So there are lots of ideas coming to you when you are shooting freestyle. I didn’t want to make the film in autumn, I told Anca–my wife, the producer–I said, we don’t have the money. I would prefer to adapt Demons, of Dostoyevsky, so I started reading Demons. Because the actors accepted this very tiny fee, I said okay, let’s go do it. It’s a matter of: this is important. In the end here is the film, a nightmare for most of the spectators.

The use of light and color feel significant throughout the film. What was the basis for this aesthetic?

Let’s put it like this: every time I make a film I have a set of references. It’s not that I’m taking account of these references. It’s unconscious. So when I made these films on my present life, films that are being called part of this “Romanian Realism,” the unconscious reference was the texture of documentary films. For this one, it settled more on the possible mind of someone who wrote a text in the beginning of the 20th century. The reference was more painting than cinema. So we tried to find the right balance between the characters moving inside the space and the background.

So that’s why this decision to install the series of Four Seasons of Nicolas Poussin, and this piano salon. That’s why I played with what is happening inside the frames of the paintings and photography that you have on the walls in the film. Every one of these paintings has a very solid significance for me and for the film itself. So it’s not just decoration for the film. The texture had to be very close to the texture you have in 19th-century paintings coming from Russia or Eastern Europe or Romania.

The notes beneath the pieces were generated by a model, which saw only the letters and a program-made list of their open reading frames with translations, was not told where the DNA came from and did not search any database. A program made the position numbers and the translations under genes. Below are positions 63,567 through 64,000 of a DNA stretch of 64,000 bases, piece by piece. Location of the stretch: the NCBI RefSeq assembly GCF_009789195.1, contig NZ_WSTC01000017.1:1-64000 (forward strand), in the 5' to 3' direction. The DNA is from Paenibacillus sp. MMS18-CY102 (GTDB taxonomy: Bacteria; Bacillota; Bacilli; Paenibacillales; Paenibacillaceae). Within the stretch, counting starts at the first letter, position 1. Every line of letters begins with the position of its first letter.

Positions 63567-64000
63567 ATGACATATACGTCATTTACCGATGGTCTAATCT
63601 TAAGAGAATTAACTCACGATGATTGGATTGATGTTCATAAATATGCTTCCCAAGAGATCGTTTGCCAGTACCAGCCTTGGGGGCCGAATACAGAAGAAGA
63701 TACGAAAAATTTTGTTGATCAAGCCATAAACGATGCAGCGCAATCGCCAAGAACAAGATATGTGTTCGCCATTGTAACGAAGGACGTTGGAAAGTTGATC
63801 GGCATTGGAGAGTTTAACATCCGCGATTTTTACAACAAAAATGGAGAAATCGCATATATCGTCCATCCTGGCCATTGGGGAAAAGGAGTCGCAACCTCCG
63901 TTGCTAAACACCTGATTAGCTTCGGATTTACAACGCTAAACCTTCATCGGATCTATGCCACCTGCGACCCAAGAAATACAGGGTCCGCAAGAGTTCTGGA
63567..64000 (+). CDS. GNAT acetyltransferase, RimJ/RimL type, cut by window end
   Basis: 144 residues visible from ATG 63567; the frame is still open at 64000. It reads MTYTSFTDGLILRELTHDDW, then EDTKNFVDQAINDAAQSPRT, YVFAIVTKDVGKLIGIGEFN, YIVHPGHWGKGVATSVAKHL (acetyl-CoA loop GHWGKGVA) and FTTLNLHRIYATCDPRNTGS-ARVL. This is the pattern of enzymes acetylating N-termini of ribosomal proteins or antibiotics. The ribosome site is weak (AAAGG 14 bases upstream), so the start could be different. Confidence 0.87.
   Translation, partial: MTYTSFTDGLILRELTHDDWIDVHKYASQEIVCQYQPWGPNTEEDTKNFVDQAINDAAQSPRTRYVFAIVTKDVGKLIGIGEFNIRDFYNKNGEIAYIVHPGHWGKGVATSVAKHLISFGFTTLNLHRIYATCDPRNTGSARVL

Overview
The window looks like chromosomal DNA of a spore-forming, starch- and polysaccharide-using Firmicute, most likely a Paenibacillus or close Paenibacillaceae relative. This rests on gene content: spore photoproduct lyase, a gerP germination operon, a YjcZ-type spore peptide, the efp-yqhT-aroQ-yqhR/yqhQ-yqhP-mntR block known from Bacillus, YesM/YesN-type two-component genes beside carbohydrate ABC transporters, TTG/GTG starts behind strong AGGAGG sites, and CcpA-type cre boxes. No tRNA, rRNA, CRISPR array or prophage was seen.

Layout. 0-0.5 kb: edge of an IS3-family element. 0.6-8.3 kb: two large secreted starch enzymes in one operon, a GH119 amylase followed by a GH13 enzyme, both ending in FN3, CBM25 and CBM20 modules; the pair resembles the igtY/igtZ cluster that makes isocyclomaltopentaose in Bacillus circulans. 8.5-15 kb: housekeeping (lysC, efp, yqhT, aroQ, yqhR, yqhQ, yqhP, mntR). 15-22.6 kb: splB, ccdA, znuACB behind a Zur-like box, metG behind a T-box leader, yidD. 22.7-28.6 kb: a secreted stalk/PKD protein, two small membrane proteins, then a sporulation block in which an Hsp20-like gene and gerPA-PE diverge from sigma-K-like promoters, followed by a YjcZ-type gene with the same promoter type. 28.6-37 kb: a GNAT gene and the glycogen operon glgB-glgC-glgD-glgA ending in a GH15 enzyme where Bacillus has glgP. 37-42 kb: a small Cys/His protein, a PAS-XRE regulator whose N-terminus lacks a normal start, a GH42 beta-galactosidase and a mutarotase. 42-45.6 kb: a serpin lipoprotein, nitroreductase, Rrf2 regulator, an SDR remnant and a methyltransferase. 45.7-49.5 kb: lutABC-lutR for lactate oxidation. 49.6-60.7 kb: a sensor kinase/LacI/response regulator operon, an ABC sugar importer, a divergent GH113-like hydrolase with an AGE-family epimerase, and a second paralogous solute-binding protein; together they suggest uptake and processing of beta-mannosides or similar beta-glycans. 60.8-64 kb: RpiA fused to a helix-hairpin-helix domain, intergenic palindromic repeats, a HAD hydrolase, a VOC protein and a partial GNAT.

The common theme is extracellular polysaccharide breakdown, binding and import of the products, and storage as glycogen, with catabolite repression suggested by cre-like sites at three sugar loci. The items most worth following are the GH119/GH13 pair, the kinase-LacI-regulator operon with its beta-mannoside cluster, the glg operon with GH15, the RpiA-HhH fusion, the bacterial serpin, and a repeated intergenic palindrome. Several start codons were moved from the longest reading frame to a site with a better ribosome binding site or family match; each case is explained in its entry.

The texture is coming from the same root somehow. There’s an open door for fantasy, a limited one because there is a text and there is a meaning of the text. It goes together with this mansion. Because the mansion itself gives you the possibility to build up the mise-en-scène and to have different layers, like a sort of Matryoshka. And there is the important symbolism of the code of the colors that the characters are wearing. It is not by accident that Ingrida, for example, the wife of the general, is wearing red–which stands for royalty. As for the others, all the colors are having a sense. Like the politician who is dressed in the beginning in this suit, like being caught inside a cage.

The trailer for Malmkrog.

You mentioned that you based it more on painting than cinema. Can you talk more about that?